Visceral adipose tissue accumulation thresholds for cardiometabolic risk identified by gender
Visceral adipose tissue mass does not increase linearly with adiposity, and the threshold where accumulation affected insulin sensitivity and cardiovascular risk differs by gender, according to research presented at Obesity Week 2014.
“There appears to be a threshold that occurs wherein visceral fat begins to accumulate more in the visceral region than it does in the subcutaneous regions around the body, which suggests the subcutaneous fat can’t store anymore, so it shifts it ectopically,” Tyler Bosch, PhD, a post-doctoral fellow at the University of Minnesota Medical School, told Endocrine Today. “Above those thresholds, visceral fat had a much stronger association with cardiometabolic risk factors like insulin sensitivity, triglycerides and HDL cholesterol in both males and females; below the thresholds, visceral fat didn’t have those same associations.”
In a cross-sectional design, Bosch and colleagues from the institution analyzed data from 723 adults (324 females; BMI, 15-52 kg/m2) aged 19 to 47 years to measure linearity between visceral adipose tissue (VAT) accumulation and total body adiposity to assess potential thresholds and explore associations with cardiometabolic risk factors.
The researchers used segmented linear regression to identify body fat percent thresholds in men and women at which VAT slope changed. Linear regression was used to measure the associations between VAT mass, total fat mass and subcutaneous fat and cardiometabolic risk factors above and below the thresholds.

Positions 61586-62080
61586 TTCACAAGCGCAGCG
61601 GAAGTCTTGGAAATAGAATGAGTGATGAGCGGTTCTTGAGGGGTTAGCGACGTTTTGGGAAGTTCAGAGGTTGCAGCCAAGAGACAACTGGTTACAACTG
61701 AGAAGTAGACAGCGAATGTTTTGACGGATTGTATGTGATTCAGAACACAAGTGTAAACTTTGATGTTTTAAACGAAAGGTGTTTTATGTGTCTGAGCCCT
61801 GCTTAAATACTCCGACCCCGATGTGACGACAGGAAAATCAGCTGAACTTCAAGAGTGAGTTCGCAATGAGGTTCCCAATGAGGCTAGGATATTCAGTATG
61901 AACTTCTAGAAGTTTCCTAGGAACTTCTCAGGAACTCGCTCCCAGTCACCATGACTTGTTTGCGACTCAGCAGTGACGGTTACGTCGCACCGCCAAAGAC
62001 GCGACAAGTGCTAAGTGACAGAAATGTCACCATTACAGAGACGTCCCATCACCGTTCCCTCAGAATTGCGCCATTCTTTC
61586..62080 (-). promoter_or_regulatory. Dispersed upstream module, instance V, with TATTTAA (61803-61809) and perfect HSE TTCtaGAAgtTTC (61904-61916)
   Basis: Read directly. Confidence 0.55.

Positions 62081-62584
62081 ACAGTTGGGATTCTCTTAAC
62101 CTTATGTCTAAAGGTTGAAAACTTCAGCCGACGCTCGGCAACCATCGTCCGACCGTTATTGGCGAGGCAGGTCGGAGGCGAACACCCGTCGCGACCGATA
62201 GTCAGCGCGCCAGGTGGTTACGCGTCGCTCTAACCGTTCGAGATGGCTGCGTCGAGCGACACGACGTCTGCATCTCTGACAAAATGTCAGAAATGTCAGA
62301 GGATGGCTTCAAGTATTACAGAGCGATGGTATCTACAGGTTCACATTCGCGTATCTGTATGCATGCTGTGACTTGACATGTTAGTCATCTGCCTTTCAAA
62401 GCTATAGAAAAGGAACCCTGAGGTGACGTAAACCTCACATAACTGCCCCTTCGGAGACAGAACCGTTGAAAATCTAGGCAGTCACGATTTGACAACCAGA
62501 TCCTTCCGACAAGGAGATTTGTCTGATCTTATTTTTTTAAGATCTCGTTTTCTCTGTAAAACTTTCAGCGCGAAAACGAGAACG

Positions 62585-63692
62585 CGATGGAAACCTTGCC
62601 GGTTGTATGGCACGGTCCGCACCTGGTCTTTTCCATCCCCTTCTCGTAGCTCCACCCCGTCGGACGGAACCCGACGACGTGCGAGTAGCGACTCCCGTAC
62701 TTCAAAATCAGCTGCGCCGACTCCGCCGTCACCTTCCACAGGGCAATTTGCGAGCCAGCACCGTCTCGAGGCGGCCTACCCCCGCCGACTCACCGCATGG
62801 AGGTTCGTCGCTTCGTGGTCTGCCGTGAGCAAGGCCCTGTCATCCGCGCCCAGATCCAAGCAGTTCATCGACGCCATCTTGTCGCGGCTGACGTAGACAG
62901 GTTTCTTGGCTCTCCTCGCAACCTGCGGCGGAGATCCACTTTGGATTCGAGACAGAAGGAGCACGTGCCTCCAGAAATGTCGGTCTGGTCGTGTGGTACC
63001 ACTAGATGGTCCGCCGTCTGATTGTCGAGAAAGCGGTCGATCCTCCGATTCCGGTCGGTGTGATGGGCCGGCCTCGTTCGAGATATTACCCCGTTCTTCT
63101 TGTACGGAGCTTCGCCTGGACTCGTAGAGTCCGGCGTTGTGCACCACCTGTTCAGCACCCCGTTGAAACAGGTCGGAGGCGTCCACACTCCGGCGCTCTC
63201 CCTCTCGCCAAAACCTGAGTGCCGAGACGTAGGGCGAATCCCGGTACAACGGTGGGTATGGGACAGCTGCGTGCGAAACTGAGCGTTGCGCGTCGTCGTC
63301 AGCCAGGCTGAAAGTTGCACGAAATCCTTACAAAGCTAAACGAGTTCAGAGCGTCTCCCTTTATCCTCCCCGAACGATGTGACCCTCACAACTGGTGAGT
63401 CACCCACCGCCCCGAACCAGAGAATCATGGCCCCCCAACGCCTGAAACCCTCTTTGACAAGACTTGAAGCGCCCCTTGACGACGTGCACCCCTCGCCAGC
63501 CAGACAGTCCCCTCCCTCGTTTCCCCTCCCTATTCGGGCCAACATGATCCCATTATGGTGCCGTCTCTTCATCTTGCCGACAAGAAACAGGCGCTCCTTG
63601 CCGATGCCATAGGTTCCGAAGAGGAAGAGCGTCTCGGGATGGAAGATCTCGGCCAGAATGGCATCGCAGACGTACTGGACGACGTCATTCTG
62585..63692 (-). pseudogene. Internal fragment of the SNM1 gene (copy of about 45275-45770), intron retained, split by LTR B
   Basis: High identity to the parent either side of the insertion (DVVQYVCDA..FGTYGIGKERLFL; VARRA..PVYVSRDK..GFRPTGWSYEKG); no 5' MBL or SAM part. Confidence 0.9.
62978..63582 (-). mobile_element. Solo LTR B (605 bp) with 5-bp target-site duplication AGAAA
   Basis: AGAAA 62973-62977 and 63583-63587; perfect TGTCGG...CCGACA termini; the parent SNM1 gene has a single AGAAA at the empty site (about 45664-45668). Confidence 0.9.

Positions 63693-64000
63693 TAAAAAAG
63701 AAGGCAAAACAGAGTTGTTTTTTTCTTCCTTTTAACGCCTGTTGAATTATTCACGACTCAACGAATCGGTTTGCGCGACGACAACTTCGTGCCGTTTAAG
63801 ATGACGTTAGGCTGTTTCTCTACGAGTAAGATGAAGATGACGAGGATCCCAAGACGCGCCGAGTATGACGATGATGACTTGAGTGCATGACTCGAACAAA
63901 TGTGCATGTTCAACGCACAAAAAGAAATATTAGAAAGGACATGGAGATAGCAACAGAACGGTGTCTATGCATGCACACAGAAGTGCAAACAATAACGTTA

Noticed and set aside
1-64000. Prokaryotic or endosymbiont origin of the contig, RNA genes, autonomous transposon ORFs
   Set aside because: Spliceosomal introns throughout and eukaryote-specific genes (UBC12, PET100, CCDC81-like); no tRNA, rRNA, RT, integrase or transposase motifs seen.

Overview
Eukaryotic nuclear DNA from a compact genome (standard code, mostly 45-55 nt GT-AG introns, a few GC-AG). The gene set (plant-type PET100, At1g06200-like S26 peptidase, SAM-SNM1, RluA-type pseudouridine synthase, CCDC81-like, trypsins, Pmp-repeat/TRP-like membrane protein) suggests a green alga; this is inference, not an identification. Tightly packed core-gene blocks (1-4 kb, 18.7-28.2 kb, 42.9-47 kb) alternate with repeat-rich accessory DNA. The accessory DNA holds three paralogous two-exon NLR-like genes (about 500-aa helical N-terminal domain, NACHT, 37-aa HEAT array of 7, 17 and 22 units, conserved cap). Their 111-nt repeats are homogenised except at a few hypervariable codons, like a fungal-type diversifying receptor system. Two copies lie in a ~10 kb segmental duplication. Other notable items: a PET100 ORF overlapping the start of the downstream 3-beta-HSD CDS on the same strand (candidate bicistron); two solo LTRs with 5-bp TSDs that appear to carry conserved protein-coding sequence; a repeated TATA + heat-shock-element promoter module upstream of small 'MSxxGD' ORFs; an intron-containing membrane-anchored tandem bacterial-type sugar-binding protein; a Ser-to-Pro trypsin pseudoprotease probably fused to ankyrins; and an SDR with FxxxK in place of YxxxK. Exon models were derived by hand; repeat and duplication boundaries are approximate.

The adiposity threshold beyond which the slope of VAT per unit of body fat percent increased to strongly positive was 23.4% body fat in men vs. 38.3% in women. For both sexes, those above the adiposity thresholds demonstrated significant dyslipidemia (P<.001), increased insulin resistance (P<.001) and higher fat mass across all depots.
“We only measured the visceral region to see this, so we don’t know if it’s actually occurring at the same time in some of the other ectopic regions,” Bosch said.
He noted they look to study these other areas more.
“There is still some debate over what type of ectopic fat accumulation is leading to changes in glucose metabolism and fat metabolism,” he said.
Bosch said women are generally believed to have better cardiometabolic risk factors than men, possibly due to a difference in subcutaneous fat storage. However, the researchers observed no between-sex differences in cardiometabolic risk factors prior to the threshold occurring, despite seeing a worse profile and more VAT in men after the threshold.
“We’re not quite sure why that is at this point,” Bosch said. “Even though it’s occurring later in terms of the amount of pecent fat, given that females generally have a little more body fat to start, it may be occurring at the same time in terms of total fat accumulation.” — by Allegra Tiver
For More Information: Bosch T. Abstract T-3095-OR. Presented at: Obesity Week; Nov 2-7, 2014; Boston.
Disclosures: Bosch reports no relevant disclosures.